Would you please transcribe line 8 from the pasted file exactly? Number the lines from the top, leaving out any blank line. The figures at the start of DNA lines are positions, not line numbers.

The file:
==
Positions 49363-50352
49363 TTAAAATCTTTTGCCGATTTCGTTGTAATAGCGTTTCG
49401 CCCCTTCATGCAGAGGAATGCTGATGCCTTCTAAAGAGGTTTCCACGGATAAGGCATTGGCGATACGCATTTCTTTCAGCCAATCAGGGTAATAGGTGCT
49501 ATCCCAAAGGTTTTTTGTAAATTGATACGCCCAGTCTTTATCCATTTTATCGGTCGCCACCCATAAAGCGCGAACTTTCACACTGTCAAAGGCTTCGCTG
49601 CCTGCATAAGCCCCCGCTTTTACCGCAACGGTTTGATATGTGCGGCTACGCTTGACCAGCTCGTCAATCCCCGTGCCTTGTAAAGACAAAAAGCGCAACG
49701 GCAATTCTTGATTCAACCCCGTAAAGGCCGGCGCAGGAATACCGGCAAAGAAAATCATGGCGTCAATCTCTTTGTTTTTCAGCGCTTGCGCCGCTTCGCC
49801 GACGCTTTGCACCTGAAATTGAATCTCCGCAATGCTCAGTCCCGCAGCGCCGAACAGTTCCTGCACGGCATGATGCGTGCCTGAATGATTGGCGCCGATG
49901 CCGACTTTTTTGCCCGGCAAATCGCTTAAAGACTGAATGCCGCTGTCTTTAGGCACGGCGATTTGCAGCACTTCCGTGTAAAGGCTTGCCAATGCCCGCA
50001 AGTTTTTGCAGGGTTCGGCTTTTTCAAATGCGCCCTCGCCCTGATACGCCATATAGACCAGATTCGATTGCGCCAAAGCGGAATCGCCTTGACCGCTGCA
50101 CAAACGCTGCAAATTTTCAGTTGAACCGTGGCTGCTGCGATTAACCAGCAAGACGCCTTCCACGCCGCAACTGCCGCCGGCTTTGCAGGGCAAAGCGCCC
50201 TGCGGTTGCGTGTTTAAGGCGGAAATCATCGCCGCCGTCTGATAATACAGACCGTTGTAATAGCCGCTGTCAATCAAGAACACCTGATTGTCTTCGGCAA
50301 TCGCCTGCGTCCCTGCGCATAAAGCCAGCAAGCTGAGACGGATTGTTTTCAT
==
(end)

49901 CCGACTTTTTTGCCCGGCAAATCGCTTAAAGACTGAATGCCGCTGTCTTTAGGCACGGCGATTTGCAGCACTTCCGTGTAAAGGCTTGCCAATGCCCGCA